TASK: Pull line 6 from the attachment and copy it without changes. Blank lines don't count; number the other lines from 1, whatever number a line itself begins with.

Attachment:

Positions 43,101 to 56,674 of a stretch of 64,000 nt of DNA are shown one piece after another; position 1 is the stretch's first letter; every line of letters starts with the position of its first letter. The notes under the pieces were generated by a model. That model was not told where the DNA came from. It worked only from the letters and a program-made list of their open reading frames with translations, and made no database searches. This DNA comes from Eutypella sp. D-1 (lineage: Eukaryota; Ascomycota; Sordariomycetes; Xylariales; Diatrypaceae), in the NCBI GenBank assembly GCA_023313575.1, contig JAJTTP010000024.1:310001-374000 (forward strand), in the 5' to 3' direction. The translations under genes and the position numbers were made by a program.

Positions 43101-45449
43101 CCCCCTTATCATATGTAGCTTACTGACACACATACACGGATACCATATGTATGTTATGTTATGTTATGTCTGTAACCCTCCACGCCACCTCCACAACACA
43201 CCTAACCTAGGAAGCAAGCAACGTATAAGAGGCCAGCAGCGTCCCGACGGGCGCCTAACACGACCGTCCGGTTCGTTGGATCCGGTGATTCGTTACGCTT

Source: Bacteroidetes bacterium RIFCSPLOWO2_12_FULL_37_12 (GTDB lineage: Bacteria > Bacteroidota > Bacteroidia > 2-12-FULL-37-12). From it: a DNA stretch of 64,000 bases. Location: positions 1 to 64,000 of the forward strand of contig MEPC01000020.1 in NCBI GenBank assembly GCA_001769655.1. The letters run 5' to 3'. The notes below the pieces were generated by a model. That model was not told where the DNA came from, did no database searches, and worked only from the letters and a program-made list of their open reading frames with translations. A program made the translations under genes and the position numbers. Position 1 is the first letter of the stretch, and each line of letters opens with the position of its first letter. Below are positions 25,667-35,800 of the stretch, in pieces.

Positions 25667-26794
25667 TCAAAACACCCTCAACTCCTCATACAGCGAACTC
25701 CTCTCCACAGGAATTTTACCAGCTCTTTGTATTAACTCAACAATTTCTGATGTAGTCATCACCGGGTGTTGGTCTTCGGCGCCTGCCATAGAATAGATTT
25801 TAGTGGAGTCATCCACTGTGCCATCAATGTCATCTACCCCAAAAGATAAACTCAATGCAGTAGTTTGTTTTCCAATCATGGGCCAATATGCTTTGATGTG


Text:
Positions 25667-26794